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Who are the real Mets? Evaluating the team at the quarter mark

Sandy Alderson said he’s “bullish” but the team needs to play better.

Mets manager Mickey Callaway looks on before a

Mets manager Mickey Callaway looks on before a game against the Rockies at Citi Field on May 4. Photo Credit: Kathleen Malone-Van Dyke

As the Mets hit the one-quarter mark of their season this week, they do so without offering a clear picture of how good they are.

They opened the year with 10 wins in their first 11 games, with big hits and decent starts and excellent relief pitching. Since then, as they began their week Tuesday with a rain-delayed game against the Blue Jays at Citi Field, they had lost 17 of 25 games, with an unimposing lineup, unreliable production from the rotation and inconsistent bullpen work.

Sprinkled in were seemingly minor injuries to their best pitcher, best hitter and third baseman; the loss in a span of hours of their original starting catcher duo due to injury; deep slumps for many of their other quality batters, especially Michael Conforto; the trade of their one-time ace; the injury-induced prolonged absence of an important late-inning arm, Anthony Swarzak; and the embarrassing act of batting out of order last week in Cincinnati.

It’s been an eventful month and a half. But who are the real Mets?

“I like to go by the old adage that you’re probably never as good as you think you are and you’re never as bad as you think you are,” manager Mickey Callaway said. “I think we’re somewhere in the middle, which would be a pretty good team.”

Callaway seemed not to believe in another adage, this one not so old: You are who your record says you are. For the Mets, that would be a middling fourth-place team.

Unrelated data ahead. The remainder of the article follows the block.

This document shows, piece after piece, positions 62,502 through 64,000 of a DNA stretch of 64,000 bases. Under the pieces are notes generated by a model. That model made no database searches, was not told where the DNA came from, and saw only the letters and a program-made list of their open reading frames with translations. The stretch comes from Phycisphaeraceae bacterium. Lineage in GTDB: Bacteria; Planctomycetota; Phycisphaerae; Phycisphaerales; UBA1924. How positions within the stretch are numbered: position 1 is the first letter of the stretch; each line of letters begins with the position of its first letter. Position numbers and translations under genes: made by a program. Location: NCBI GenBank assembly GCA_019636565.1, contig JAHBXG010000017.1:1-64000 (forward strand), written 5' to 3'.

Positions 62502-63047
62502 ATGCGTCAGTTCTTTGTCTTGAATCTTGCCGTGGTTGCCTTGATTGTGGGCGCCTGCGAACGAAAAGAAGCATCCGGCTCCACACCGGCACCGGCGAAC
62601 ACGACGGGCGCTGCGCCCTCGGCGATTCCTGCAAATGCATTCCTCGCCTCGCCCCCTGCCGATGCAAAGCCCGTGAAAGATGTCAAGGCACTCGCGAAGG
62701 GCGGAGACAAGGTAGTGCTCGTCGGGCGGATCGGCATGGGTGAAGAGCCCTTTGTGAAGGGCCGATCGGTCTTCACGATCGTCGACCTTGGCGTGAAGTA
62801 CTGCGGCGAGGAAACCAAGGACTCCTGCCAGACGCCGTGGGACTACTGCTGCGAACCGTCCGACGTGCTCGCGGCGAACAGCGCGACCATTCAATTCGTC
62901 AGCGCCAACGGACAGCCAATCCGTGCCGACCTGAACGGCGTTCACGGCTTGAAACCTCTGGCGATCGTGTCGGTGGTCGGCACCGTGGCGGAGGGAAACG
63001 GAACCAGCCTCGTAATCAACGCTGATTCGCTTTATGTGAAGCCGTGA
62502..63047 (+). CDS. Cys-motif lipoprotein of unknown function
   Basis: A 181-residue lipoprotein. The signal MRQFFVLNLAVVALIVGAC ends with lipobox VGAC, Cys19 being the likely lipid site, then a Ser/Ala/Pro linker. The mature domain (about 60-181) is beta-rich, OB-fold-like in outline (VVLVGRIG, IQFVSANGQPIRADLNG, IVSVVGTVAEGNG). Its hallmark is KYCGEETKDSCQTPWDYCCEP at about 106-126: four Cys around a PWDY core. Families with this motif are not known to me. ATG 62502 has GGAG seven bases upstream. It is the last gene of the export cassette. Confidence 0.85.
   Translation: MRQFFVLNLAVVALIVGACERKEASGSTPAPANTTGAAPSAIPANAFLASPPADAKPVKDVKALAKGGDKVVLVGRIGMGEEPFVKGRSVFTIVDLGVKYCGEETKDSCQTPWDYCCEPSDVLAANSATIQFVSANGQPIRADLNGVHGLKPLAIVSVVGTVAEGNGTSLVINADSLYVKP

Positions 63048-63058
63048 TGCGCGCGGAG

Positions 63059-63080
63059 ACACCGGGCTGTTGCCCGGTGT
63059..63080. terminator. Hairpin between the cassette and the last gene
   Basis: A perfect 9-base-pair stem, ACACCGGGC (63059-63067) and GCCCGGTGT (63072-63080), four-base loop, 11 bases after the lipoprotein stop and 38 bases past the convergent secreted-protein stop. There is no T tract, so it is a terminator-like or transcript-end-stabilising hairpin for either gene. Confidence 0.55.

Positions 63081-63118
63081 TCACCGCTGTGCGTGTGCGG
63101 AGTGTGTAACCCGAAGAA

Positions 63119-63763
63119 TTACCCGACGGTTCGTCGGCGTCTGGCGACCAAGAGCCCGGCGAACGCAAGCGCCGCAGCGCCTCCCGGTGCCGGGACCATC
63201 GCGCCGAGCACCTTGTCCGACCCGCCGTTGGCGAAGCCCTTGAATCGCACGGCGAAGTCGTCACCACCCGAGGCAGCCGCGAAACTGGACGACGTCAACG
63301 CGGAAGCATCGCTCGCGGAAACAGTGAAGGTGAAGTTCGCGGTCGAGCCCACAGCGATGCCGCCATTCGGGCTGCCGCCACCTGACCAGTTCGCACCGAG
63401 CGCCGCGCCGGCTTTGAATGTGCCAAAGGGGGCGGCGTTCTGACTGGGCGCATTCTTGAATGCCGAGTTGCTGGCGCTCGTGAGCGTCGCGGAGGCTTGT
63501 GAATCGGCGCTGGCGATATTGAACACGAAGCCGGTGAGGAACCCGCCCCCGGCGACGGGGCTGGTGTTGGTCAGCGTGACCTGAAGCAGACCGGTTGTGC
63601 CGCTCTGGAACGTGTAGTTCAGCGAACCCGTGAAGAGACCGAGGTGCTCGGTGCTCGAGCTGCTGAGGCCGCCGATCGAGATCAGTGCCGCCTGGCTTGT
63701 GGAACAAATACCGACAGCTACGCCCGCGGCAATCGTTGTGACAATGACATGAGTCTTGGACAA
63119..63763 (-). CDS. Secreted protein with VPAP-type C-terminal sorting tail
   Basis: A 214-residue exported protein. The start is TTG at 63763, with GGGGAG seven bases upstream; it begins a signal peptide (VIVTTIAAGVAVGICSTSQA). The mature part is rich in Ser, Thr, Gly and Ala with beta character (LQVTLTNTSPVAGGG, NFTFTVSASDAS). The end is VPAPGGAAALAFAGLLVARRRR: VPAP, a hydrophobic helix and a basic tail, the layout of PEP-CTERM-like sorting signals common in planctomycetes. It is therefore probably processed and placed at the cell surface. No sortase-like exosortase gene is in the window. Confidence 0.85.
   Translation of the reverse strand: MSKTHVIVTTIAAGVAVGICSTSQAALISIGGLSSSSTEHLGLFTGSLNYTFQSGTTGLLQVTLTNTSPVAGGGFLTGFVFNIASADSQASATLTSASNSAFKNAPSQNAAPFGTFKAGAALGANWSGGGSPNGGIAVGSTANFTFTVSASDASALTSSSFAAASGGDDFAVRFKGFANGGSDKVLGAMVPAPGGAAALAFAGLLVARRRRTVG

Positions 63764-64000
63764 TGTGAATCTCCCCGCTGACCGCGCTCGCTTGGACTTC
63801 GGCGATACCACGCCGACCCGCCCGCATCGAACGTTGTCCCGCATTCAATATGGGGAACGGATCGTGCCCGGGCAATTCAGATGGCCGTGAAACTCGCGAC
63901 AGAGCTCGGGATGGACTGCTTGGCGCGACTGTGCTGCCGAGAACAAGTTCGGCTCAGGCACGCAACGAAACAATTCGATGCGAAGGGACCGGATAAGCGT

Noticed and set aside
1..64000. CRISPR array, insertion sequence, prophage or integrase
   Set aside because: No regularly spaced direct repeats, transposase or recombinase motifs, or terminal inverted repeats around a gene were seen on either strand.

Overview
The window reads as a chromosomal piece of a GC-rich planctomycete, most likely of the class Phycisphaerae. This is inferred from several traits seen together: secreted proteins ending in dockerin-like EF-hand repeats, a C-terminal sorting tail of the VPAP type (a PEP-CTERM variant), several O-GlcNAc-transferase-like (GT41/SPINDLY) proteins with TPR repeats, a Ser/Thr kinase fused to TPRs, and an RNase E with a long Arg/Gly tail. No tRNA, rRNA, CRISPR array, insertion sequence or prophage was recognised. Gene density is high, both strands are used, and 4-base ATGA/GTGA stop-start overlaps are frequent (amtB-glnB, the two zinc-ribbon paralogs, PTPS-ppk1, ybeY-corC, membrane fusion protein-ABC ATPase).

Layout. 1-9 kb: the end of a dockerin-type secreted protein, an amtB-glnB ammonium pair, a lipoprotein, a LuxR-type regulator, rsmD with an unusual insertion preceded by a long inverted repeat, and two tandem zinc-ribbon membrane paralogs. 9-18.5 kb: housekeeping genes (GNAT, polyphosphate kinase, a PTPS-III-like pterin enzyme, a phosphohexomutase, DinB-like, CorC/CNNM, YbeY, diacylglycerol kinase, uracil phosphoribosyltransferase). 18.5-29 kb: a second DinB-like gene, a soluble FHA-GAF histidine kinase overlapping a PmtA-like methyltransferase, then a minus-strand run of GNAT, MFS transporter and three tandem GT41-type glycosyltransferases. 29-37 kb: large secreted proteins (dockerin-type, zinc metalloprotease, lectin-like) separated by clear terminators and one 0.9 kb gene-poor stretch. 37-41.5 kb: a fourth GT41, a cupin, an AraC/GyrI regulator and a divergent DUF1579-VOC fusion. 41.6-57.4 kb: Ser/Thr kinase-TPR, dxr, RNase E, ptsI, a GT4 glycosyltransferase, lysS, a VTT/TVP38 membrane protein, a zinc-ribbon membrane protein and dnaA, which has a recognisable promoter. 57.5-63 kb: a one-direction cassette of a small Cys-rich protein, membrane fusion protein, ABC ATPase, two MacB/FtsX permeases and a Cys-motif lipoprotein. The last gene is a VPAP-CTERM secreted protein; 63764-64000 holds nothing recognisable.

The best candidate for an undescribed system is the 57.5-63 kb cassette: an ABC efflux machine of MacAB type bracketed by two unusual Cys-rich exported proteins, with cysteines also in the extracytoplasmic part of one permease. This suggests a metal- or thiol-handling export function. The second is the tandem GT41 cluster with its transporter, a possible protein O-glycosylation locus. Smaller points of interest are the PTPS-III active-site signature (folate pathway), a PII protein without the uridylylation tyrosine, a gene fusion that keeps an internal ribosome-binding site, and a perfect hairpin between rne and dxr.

“To get caught up in expectations, actual records, streaks, slumps is slumping that I can’t afford to do,” Callaway said. “All I can do is come to the field every day and make sure we’re trying to be as prepared as possible to go out there and do everything we can to win. We’ll see what the results are after that.”

That even-keel demeanor from the Mets’ first-year manager has been one of the only consistencies in their up-and-down quarter-season. General manager Sandy Alderson noted that quality as a reason he likes Callaway’s work, citing his attitude in his postgame news conferences following the many early wins and many most recent losses.

(If anything, Callaway has been more upbeat and energetic after some of the losses than he was during the Mets’ nine-game winning streak in April.)

“I like him more than I did in our first interview,” Alderson said. “He’s straightforward. He owns his mistakes. He’s creative. He learns from the experiences that he’s had. Very positive. I’m pretty pleased with what Mickey has done so far.”

The same is true of the Mets overall, Alderson said. The front office believed heading into spring training believing the Mets were a good team. The same was true as spring training ended. The first two weeks validated those beliefs to an extreme. The ensuing weeks, not so much.

Entering Tuesday night, the Mets ranked 9th in the National League in runs per game (4.14, worse the league average of 4.34), and 11th in runs allowed per game (4.51, worse than the league average of 4.29).

“We’re still very bullish, but we have to play better than we have over the last two or three weeks,” said Alderson, adding that the schedule, weather and consistent play have contributed to the uneven start. “There’s been a variety of factors. But we need to improve overall [compared with] the past couple of weeks.

“We have to score more runs. When you’re not scoring runs, it puts pressure on everybody. It puts pressure on the defense, pressure on the pitching, pressure really on the entire game.”

New York Sports